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The fight to build Earth's most powerful telescope on sacred ground


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The summit of Mauna Kea in Hawaii is arguably the most perfect spot in the world for a telescope.

But some native Hawaiians who believe the mountain top is a sacred site and are worried about the ecological impacts of building a huge telescope there, may disagree.

The peak of the mountain is nearly 14,000 feet above sea level, looming high above any light pollution and most clouds. It's a crystal-clear window into the cosmos.

Astronomers want to build a new telescope, called the Thirty-Meter Telescope (TMT), to take advantage of the pristine view on Mauna Kea.

If it's built, TMT could reveal parts of the universe we've never seen. And the dry and cold air on Mauna Kea will produce the sharpest images yet of the parts of the universe we've only glimpsed.

The problem is that Mauna Kea is sacred ground to native Hawaiians. It's home to hundreds of culturally significant and sacred sites. And while you'd think an observatory wouldn't be that destructive, the impact of the construction project on the fragile, remote mountain top could have consequences.

Construction of TMT was slated to start in March, but a series of protests by native Hawaiians brought the work to a grinding halt.

This is not the first time Hawaiians have fought to keep telescopes off Mauna Kea. There are actually 13 existing telescopes in the area. But this is the first time protestors have captured international attention, and they did it by using twitter, creating petitions, and publishing photos and videos documenting the protests:

Desecrating sacred ground

Hawaiians believe that Mauna Kea is where the sky father Wākea married the Earth mother Papahānaumoku and together they created the Hawaiian islands.

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So now Mauna Kea is considered the "region of the gods," and it is believed that benevolent water spirits live there. It's considered sacred ground.

Maintaining reverence for the mountaintop is not the only concern. Natives have also pointed to the environmental impact of the telescope. At 18 stories high, TMT will be the largest telescope on the mountain.

Building a telescope like that will require lots of power and new roads up the mountain. It will also require drilling down about two stories into the ground.

These activites could impact two endangered species that make their home on Mauna Kea: the Nene Goose and the Silversword plant. Some natives are concerned about the potential environmental cost.

One of the cards in the video below reads: "As an island with finite resources, we cannot afford further mismanagement."

Astronomers have considered the environmental implications. It's not easy to get permission to build on an area with legal conservation status and considered sacred — it's taken seven years and tons of environmental assessment. TMT will be the first zero waste facility on Mauna Kea. It will also use solar panels and Energy Star-rated appliances to keep power costs low. Employees will have cultural and natural resources training and there's an invasive species control program in place.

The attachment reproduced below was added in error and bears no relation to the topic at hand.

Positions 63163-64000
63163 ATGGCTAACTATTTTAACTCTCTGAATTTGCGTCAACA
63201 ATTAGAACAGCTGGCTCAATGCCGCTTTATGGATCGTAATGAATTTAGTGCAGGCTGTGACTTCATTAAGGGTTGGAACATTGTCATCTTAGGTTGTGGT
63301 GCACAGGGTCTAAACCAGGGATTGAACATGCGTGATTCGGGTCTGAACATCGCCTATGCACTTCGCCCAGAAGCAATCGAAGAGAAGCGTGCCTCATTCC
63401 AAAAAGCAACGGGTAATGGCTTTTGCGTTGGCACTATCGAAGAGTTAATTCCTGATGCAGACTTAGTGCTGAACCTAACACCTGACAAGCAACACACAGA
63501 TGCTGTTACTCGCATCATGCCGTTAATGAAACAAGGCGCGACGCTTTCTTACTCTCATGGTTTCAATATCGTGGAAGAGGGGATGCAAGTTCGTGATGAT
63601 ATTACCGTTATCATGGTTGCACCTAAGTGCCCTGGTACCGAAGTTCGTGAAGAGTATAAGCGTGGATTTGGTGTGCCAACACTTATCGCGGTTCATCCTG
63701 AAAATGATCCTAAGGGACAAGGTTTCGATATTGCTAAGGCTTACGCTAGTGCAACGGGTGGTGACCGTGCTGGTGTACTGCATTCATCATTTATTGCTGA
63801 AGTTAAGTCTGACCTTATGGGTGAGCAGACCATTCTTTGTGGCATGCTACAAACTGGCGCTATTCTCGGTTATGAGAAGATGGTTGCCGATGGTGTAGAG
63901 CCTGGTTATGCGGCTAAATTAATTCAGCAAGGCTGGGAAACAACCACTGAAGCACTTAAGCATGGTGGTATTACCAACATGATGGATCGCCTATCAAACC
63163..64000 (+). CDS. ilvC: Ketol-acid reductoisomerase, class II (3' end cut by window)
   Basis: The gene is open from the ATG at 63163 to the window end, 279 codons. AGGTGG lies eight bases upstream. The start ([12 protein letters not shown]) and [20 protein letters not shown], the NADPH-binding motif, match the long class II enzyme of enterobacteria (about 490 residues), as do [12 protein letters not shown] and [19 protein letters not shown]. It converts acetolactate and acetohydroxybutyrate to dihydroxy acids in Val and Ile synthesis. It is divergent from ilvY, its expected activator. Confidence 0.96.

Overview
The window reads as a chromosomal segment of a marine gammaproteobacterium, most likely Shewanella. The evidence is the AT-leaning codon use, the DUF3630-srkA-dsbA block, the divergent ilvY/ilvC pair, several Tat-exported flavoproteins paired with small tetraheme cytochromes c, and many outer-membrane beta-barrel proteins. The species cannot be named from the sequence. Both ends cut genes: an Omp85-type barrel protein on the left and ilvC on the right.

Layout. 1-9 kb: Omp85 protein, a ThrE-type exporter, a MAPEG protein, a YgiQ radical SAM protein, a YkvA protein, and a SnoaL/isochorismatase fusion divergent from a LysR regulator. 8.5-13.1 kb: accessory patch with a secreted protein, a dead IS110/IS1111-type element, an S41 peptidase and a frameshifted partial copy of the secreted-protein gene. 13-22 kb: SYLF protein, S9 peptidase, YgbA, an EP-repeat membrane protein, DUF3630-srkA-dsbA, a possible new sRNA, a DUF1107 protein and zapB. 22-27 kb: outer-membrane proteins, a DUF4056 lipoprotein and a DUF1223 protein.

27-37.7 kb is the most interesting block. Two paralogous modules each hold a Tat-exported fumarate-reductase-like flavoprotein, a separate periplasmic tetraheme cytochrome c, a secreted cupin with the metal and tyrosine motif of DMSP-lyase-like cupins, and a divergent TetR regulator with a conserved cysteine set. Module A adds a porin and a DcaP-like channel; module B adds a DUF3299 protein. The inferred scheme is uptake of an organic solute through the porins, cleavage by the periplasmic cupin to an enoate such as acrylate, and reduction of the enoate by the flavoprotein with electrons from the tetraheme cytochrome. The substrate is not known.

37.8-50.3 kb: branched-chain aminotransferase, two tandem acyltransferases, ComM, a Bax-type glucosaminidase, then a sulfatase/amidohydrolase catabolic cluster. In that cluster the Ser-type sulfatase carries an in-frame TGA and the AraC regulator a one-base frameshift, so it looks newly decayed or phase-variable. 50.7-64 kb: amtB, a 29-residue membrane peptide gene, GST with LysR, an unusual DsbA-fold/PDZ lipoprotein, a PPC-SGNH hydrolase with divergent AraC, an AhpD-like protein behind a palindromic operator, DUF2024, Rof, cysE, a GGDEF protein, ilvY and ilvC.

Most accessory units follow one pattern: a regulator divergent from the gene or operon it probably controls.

Some groups like Mauna Kea Hui and some members of the Hawaiian Environmental Alliance say the environmental assessment wasn't rigorous enough. The mountaintop has an incredibly fragile ecosystem, and even the slightest disturbance could still have big consequences. The planned roads could land another species, the Weiku beetle, on the endangered list. The telescope's impact on the critical aquifer below the peak has also been questioned.

Still, the TMT could legally resume building tomorrow if it wanted. It's passed every single requirement and secured all the necessary permits, including all environmental requirements.

TMT's Hawaii Community Affairs representative, Sandra Dawson, told New Scientist that she was surprised by the protests:

"We chose a site that has no archaeological shrines, has not been the site of cultural practices, and isn't visible from distance of holy sites," Dawson said.

Still, pressure from native Hawaiians and the fallout from racist allegations against members in the astronomy community have halted its construction until further notice. The Office of Hawaii Affairs trustees rescinded their support of TMT at the end of April.

The astronomy community is torn

The fate of TMT has implications for the fate of astronomy in Hawaii as a whole.

Some astronomers have made up their minds and say there's no compelling reason to not build the telescope. If we want astronomy to advance, then this is the right thing to do.

Others think there needs to be a wider debate.

There's been a lot of discussion, not all of it friendly.

A low point came when University of California astronomers Alex Filippenko and Sandy Faber, sent out a mass email urging other astronomers to sign a petition in support of TMT. It's important to note that the petition was actually written by a native Hawaiian science student. Still, Faber and Filippenko's call to action was poorly written.

The message has since been taken down but several people took screen shots:

Accusations of racism flooded in. Apologies from both Faber and Filippenko expressed regret for reacting too quickly to the situation and using insensitive language. Still, the damage is done and it caused many others in the astronomy community to question TMT.

It's impossible to argue the scientific advances that will come from TMT, and it's very unlikely the telescope will be scrapped. The question that needs answering is how to keep it from steam rolling over the beliefs of a native people.

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